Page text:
Bandmo interviews J.a. Bartlett from http://jabartlett.wordpress.com
Introduce yourself to our readers. Who are you and what is your background?
I’m J.A. Bartlett, a writer and radio DJ in Madison, Wisconsin. I’ve been in and out of the radio biz since 1979, and I’ve been a writer since I could hold a pencil. My blog, The Hits Just Keep on Comin’ (jabartlett.wordpress.com), celebrated its 8th anniversary in July 2012, which is a couple of centuries in Internet time, and I’m quite proud of that.
What relation do you have with music (past-time, passion, a business)?
I discovered Top 40 radio when I was 10 years old, and I loved what I heard, both the music and the DJs. It didn’t take long before I decided that radio was what I wanted to do with my life. So my relationship with music is that of a passionate fan, although working in radio gives that fandom another dimension. I started my blog, after about five years out of radio, because I thought that writing about the music I like might make me miss radio less. Now that I’m back in radio, I keep up with the blog because I can’t imagine giving it up.
What do you think of the current state of music?
Depends on what you mean by “music.” Nobody ever really “knew” the totality of contemporary popular music, not even in the 70s and 80s when there were fewer genres and fewer radio formats, but you could get at least halfway familiar with a lot of it. Today, there’s just too much to stay hip to. Although lots of people still depend on radio for new music discovery, the prevalence of heavily targeted formats means they’ll be exposed to new music within a relatively limited scope. I know a few people who manage to keep up across a wide variety of genres and I admire them, even as I have no idea how they have enough hours in the day.
New music is not the focus of my blog, which is about music history and the uses of music as memoir. I spend most of my time exploring back catalogs of artists I know and artists I don’t, filling in the gaps of history. There’s over 100 years’ worth of stuff back there, which is more than enough to keep me occupied. But I will say that I simply don’t understand a lot of the new stuff I am tipped to. I get a dozen e-mails a week from promoters and producers and labels, and I often don’t understand what the artists are trying to accomplish. I don’t hear the hit, in other words. Even a smash like the Goyte record (“Somebody That I Used to Know”) leaves me scratching my head. I hear a verse and half a chorus, but I don’t hear a whole song anywhere in there, let alone something that should move 10 million copies, or whatever it is. (This is the place where a lot of people expect me to say “now you damn kids get off my lawn.” I’m not sure that’s fair, but so be it.) If I hear something new that seems deeply rooted in some aspect of popular music’s history, I’ll write about it. That kind of thing doesn’t come my way very often.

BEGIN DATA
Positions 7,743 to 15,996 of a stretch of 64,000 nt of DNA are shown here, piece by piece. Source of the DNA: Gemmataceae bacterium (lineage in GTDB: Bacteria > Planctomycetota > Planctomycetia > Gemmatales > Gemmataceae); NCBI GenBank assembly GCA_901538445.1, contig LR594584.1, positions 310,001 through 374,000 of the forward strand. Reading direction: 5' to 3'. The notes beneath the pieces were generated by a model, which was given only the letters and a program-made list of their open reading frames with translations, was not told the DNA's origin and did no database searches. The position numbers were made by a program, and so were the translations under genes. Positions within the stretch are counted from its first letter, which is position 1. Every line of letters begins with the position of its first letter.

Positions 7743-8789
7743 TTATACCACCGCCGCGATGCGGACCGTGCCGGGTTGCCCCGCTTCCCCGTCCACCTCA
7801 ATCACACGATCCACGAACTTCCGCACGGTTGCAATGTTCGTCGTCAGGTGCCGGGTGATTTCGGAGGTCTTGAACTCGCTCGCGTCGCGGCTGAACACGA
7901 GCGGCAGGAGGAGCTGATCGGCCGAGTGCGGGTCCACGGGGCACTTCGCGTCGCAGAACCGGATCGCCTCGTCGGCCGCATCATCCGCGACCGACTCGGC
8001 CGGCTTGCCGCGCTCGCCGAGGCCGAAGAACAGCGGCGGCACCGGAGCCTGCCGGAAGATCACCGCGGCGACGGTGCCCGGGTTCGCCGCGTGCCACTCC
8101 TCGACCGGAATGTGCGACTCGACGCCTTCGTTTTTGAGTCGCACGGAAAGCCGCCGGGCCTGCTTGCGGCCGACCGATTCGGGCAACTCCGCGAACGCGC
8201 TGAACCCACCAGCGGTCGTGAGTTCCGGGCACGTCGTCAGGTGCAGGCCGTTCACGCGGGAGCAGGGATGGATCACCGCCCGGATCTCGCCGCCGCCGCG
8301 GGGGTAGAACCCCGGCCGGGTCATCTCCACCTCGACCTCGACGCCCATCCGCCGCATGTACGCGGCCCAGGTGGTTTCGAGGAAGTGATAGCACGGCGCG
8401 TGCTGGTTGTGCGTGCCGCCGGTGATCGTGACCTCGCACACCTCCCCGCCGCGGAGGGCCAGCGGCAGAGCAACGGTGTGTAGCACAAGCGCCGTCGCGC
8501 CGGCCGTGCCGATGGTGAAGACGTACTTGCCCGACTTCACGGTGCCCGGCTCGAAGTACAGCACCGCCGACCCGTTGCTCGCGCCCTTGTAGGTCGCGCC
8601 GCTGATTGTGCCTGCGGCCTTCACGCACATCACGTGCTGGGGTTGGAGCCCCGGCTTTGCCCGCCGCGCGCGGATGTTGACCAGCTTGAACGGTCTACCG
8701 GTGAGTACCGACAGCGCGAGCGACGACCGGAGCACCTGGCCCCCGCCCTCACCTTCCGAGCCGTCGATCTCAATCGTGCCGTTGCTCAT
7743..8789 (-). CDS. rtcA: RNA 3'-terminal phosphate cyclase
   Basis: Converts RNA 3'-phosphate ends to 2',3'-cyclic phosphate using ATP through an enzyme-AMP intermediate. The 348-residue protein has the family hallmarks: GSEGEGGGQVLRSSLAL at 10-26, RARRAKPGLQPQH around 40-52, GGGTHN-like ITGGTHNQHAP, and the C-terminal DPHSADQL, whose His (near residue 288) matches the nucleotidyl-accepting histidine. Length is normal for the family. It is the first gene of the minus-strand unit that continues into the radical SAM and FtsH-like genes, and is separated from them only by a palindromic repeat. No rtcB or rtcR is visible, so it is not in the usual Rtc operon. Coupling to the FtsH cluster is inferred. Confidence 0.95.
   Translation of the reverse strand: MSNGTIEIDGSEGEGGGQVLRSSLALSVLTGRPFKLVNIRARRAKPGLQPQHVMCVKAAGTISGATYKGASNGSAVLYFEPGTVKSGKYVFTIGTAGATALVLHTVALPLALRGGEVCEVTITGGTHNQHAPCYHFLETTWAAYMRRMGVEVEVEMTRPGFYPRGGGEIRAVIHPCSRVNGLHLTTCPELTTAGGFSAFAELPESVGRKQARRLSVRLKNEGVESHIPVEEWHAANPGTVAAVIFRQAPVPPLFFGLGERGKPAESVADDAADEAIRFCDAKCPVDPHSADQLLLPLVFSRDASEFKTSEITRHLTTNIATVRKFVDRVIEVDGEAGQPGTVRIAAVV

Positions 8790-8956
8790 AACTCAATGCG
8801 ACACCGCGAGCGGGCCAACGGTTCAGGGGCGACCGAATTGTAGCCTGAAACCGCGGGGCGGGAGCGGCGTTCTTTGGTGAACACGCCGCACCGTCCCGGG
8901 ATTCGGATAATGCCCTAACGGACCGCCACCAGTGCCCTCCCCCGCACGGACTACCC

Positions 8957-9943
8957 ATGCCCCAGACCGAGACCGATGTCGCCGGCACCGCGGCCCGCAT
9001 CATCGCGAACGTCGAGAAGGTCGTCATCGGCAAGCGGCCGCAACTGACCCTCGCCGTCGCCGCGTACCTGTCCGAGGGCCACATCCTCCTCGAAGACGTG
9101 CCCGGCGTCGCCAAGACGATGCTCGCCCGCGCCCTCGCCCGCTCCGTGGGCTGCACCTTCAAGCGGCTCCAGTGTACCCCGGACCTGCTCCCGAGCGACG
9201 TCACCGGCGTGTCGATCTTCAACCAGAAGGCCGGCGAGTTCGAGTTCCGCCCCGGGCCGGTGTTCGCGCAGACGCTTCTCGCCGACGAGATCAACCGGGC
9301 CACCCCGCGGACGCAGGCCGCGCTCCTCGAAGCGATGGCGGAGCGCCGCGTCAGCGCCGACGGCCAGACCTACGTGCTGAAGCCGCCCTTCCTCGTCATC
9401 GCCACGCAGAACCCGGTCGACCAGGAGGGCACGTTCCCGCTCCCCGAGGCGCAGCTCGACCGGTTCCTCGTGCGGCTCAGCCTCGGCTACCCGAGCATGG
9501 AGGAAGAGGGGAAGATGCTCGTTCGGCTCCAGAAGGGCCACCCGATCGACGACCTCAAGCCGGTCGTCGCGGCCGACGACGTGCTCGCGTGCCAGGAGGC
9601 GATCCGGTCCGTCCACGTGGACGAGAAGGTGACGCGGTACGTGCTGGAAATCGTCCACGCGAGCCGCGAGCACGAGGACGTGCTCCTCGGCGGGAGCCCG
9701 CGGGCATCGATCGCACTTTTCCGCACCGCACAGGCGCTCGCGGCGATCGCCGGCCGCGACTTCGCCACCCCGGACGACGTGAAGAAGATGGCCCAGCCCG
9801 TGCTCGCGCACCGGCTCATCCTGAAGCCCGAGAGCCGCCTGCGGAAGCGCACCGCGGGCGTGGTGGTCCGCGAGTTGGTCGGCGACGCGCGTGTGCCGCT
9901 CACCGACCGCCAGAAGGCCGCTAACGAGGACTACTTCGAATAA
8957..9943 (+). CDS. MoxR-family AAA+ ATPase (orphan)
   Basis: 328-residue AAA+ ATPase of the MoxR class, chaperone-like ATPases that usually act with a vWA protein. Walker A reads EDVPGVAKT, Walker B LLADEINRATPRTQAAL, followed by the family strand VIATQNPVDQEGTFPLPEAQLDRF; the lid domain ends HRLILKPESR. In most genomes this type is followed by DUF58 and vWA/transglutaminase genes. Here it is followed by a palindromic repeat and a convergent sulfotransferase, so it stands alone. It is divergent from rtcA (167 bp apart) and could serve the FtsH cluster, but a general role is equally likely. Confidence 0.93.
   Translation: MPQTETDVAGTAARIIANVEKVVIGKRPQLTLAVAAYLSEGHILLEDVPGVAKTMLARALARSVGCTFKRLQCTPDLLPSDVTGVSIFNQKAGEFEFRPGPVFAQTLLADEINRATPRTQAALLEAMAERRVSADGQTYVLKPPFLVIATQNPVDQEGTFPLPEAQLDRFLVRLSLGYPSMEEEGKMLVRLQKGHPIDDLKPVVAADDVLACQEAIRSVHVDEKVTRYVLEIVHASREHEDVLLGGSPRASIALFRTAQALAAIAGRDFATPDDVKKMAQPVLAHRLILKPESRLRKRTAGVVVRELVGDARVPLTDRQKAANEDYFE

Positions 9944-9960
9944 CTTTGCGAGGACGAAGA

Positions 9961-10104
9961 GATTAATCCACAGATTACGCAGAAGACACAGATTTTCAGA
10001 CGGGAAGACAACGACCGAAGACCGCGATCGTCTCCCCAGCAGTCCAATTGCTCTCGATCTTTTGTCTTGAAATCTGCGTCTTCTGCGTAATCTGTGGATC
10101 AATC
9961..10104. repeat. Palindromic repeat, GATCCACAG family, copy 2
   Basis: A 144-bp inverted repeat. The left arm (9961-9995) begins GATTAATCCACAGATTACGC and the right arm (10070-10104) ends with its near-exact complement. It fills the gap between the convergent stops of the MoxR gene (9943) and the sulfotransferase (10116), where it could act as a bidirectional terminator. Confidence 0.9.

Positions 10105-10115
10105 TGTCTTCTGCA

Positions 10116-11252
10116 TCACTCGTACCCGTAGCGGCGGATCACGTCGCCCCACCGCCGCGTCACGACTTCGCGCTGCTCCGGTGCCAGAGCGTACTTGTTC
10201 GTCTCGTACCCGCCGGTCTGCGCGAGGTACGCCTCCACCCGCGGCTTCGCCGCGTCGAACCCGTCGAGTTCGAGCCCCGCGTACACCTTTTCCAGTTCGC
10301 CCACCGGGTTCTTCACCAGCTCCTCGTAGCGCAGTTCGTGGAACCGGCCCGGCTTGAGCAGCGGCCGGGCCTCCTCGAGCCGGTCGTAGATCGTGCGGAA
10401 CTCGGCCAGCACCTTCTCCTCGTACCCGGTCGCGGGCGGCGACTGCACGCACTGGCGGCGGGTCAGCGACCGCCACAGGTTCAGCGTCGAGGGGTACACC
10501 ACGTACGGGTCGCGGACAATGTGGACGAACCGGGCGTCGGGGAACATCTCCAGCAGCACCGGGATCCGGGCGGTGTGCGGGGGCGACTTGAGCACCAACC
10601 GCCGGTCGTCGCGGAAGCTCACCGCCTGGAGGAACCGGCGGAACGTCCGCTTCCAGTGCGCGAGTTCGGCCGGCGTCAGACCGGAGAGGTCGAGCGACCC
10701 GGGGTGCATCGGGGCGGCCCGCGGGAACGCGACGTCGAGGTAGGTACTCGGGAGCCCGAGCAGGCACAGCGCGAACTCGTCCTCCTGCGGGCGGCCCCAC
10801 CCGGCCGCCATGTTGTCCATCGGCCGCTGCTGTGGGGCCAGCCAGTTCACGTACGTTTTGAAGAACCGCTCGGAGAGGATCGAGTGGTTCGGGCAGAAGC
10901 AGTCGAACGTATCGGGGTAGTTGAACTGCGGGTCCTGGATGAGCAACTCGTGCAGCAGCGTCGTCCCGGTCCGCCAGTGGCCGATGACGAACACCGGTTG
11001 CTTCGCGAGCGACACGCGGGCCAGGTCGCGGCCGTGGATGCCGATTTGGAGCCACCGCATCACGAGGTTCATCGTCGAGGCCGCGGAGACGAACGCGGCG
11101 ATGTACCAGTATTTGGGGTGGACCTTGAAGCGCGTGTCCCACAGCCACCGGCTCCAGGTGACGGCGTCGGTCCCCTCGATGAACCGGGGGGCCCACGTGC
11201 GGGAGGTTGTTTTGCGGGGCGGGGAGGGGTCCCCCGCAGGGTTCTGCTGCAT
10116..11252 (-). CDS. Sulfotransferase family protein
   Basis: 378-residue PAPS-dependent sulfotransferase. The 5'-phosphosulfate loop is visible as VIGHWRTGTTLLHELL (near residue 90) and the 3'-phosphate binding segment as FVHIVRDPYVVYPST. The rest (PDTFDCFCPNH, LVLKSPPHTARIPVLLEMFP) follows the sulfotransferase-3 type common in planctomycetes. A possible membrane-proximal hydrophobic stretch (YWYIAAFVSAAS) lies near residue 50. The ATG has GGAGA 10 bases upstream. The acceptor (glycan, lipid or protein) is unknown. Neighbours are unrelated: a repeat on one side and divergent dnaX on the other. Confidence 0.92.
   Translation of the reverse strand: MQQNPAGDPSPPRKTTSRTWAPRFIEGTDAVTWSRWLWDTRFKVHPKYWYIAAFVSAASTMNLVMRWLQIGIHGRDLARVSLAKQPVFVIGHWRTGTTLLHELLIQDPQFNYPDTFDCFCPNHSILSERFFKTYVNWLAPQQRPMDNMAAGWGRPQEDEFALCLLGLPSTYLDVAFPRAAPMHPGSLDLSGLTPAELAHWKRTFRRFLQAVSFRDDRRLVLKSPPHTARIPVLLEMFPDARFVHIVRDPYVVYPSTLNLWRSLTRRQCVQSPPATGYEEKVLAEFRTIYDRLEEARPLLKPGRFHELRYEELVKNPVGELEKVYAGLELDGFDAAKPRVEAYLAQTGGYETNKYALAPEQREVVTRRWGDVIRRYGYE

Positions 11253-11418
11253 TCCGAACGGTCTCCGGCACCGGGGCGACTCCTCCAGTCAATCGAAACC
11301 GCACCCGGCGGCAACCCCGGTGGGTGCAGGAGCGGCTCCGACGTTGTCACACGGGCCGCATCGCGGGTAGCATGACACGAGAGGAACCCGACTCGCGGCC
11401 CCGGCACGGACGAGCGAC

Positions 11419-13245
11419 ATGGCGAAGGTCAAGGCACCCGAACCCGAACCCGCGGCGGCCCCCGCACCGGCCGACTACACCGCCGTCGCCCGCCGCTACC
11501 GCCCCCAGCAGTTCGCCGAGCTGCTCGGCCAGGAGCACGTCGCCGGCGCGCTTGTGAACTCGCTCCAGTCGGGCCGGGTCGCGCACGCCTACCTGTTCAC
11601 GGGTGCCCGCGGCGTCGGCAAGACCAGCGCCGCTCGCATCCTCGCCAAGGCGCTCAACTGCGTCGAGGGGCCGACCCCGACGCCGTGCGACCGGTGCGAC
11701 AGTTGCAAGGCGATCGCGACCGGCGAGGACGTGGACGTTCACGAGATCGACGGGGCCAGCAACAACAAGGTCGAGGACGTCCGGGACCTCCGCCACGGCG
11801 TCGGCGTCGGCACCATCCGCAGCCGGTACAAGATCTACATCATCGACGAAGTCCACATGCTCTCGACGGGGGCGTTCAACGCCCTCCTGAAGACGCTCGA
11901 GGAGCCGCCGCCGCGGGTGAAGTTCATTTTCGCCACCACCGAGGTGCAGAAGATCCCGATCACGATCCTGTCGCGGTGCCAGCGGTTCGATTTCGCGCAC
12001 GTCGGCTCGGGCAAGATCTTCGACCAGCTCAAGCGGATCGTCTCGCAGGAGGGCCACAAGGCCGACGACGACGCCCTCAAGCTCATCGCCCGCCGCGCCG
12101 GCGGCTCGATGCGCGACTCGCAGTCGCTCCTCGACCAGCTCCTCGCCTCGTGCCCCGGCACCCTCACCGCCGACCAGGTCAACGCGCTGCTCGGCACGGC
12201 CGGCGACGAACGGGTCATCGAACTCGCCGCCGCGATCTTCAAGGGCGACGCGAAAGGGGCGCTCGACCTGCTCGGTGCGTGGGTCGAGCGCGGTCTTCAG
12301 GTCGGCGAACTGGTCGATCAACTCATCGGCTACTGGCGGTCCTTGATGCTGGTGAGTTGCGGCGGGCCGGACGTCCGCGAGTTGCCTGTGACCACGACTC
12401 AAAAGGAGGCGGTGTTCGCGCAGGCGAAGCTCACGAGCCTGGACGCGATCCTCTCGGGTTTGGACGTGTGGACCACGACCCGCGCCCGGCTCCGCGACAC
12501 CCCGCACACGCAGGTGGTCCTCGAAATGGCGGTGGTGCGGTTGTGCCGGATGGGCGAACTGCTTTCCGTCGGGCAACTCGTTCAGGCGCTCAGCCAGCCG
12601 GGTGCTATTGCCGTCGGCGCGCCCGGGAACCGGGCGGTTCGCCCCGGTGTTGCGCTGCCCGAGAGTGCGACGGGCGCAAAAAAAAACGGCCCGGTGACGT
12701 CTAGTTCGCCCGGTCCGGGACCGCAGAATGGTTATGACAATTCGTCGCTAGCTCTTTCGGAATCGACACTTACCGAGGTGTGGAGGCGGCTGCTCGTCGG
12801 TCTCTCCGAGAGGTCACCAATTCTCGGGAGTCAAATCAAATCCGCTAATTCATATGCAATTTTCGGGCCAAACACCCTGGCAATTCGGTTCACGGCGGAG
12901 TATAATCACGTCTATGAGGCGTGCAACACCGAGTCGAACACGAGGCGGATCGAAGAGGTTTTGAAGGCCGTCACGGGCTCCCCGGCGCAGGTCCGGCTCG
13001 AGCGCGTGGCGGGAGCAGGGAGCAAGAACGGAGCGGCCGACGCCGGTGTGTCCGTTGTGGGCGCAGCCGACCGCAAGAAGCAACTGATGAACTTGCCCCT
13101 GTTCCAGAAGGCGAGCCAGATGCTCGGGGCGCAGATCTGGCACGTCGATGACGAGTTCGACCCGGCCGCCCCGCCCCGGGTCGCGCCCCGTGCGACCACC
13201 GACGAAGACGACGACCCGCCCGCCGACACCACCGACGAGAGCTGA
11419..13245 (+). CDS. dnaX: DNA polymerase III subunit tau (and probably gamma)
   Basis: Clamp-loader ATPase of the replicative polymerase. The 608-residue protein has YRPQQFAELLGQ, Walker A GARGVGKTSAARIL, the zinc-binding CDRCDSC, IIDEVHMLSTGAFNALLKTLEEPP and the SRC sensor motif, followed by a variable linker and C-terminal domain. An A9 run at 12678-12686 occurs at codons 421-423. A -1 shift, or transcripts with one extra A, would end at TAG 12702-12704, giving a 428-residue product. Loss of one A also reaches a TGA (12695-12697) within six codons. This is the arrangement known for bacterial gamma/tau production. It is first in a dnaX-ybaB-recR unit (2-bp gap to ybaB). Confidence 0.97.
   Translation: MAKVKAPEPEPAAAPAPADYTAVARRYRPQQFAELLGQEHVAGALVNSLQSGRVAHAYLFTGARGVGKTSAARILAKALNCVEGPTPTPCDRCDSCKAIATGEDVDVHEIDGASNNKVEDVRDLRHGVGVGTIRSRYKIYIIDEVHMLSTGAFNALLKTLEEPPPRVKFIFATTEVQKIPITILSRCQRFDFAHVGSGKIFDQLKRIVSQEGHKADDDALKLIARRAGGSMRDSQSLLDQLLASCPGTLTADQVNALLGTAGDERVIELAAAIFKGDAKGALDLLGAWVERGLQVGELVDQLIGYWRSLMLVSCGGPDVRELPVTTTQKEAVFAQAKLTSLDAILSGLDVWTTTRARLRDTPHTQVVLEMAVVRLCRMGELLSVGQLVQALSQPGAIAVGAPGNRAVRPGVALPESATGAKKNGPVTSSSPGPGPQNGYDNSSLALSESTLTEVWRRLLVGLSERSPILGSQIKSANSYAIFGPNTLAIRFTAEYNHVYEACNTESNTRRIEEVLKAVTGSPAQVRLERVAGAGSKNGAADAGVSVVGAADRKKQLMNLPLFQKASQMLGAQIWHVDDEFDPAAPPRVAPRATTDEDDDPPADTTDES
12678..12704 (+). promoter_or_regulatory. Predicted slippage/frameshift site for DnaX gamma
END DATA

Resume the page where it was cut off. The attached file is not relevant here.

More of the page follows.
Where do you think it’s heading?
As long as we live in a global marketplace, that marketplace will manufacture global stars, but they’ll continue to make the least interesting music–which they have to do to appeal to such a broad market made up of so many different kinds of people. As time goes on, more and more artists are going to be famous in smaller and smaller circles. We’re seeing that already: every genre has its superstars, but many of those people are largely unknown outside their genre.
What are your favorite websites to discover new talent, any tips for our readers?
I contribute to Popdose (popdose.com), and they do an admirable job keeping up with new releases worth listening to. I read a number of blogs whose subject matter and/or writers’ interests are similar to mine. If you have a manageable number of Facebook friends and they post music, click the links and listen. I have been turned on to some cool stuff that way. Or just set up a music blog and you’ll eventually be besieged by labels and promoters who want you to listen to their stuff.
What role will the internet play in the music industry future?
See the answer to the above question. I think the distinction between “life” and “the Internet” is almost entirely blurred–we use it so much, we’re so connected that we practically live online already. Futurist Ray Kurzweil suggests that someday, we’ll be able to upload our consciousness to the Internet and live forever. In a way, we’re doing that already, only without the immortality part. And we’re listening to music all the while.
Bandmo would like to thank J.a. Bartlett for taking the time to participate in this interview. Head to http://jabartlett.wordpress.com today.